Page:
Ancient Paintings on Ranch Near Town of Paint Rock
Take a step back into Texas history as you explore over 1,000 Indian pictographs at this historic site in West-Central Texas.
The orientation of the rock bluff from east to west provided early visitors to this part of Texas a natural shelter from winter winds and summer sun. As many as 300 different cultures used this spot along the Concho River for about 1,200 years, leaving hundreds of images in shades of black, white, yellow, and red. Creating the red color, present in most of the images, required the painters to carry heavy hematite or iron ore rocks from some 100 miles away. They then ground the rocks down and mixed the resulting powder with animal fat to make the paint. The images include a variety of subjects such as hand prints, birds, human figures, suns, and symbols. Certain ones mark, with astonishing accuracy, the summer and winter solstices, which would have been important seasonal events for these natives.
Natural rock overhangs helped preserve the paintings until the first European settler, D.E. Sims, saw them in 1870. Sims purchased the land in order to protect the paintings, some of which had already been vandalized.
Guided Tours of Paint Rock Art
Sim’s granddaughter Kay Campbell and her husband Fred now own the ranch just outside the tiny town of Paint Rock. The Campbells provide guided tours of the 1,500 or so images. Beginning with a talk in a small visitor Center, Kay Campbell demonstrates making red paint and lets visitors handle genuine artifacts from the site, including a hematite rock worn smooth from years of grinding. She wrote and illustrated a guide that examines possible meanings of the paintings. The image of a canoe, she says, may represent an actual boat seen on the river, or a burial practice. A shaded circle may portray a solar eclipse. A turtle within a circle is likely a solstice symbol. She points out images as she leads tours along the bluff, along with wildlife such as a flock of turkeys or vermillion flycatcher.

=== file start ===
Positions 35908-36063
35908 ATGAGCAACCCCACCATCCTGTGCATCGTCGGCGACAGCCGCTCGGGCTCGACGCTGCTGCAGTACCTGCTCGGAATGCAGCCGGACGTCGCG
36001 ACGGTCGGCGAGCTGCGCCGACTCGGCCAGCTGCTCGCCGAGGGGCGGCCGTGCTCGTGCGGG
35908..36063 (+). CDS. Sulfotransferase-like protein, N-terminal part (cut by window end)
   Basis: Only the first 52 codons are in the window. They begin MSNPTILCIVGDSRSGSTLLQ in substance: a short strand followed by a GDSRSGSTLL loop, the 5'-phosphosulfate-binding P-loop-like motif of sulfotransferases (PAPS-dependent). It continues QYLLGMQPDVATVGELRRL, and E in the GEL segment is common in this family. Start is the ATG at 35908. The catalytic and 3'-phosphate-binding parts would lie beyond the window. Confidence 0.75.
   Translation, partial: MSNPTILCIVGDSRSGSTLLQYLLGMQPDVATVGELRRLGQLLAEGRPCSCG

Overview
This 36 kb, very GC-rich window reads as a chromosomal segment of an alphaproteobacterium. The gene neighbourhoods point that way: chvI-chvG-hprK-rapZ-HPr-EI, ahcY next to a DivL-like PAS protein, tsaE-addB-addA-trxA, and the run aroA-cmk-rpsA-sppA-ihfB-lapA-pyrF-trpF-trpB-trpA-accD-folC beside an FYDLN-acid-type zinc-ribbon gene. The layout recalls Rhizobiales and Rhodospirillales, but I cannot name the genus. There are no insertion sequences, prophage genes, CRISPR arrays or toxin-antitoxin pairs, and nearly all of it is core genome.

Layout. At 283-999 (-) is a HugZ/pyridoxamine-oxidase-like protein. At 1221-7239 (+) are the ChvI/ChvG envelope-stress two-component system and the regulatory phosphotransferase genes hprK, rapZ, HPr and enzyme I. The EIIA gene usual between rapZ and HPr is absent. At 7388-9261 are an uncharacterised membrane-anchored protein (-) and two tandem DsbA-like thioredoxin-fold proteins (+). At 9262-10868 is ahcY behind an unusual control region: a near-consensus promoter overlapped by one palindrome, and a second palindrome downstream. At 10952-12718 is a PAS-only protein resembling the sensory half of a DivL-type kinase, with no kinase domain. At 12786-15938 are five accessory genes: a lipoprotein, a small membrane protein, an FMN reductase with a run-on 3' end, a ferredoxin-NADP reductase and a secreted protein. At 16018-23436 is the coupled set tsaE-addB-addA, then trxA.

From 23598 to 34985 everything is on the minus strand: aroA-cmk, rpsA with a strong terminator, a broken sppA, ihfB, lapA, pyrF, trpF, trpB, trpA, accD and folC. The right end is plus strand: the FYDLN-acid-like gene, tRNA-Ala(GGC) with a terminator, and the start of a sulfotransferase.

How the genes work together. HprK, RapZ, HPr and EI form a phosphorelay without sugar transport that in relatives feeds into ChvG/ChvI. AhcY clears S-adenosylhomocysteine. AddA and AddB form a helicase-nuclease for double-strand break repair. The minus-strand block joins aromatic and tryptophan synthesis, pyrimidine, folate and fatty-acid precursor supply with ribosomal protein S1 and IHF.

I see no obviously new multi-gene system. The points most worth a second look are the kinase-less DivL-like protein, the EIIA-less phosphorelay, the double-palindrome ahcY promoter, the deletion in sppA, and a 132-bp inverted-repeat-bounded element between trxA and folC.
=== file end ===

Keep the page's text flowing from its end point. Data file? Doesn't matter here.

Paint Rock Texas
Paint Rock Texas, the county of Concho County, is the in the north central part of the county at the junction of Ranch Road 380 and U.S. Highway 83, about twenty-one miles northeast of Eden. The town was named for the extensive Indian pictographs about a miles away on the bluffs of the Concho River. In 1884, Paint Rock became a center for wool, hides, pecans and mutton. A Post office was acquired in 1879, that same year a subscription school opened.
Other Attractions in Paint Rock Area
Concho County, where the ranch is located, once reigned as the nation’s leading sheep-producing county. It was Sims who brought the first sheep here, and the Campbells and many of their neighbors still raise sheep and goats for their wool and hair. Ingrid’s Custom Hand Woven, a small shop at the intersection that pretty much is the entire town, uses those raw materials to create rugs of all sizes. The rugs are hand loomed on the property using spools of wool spun around a string of jute, which results in durable, reversible rugs. Owner Rienhard Schoffthaler takes custom orders for rugs up to 12 feet wide and any length, in any combination of 76 solid or 76 pastel colors.
F.E. Ruffini designed the 1886 Second-Empire style Concho County Courthouse, as well as Texas’ Blanco County Courthouse and Millet Opera House on 9th Street in Austin. The spacious second-story courtroom, which stretches all the way across the building, still sees a fair number of weddings.
Those headed to Paint Rock down US 83 around lunch time or on Friday or Saturday evenings often turn off at tiny Melvin, home of Jacoby’s Café. The no-frills restaurant serves beef from Angus cattle raised from start to finish right there on the Jacoby Ranch.
Appointments for Paint Rock Excursions on the Campbell Ranch can be made by calling 325/732-437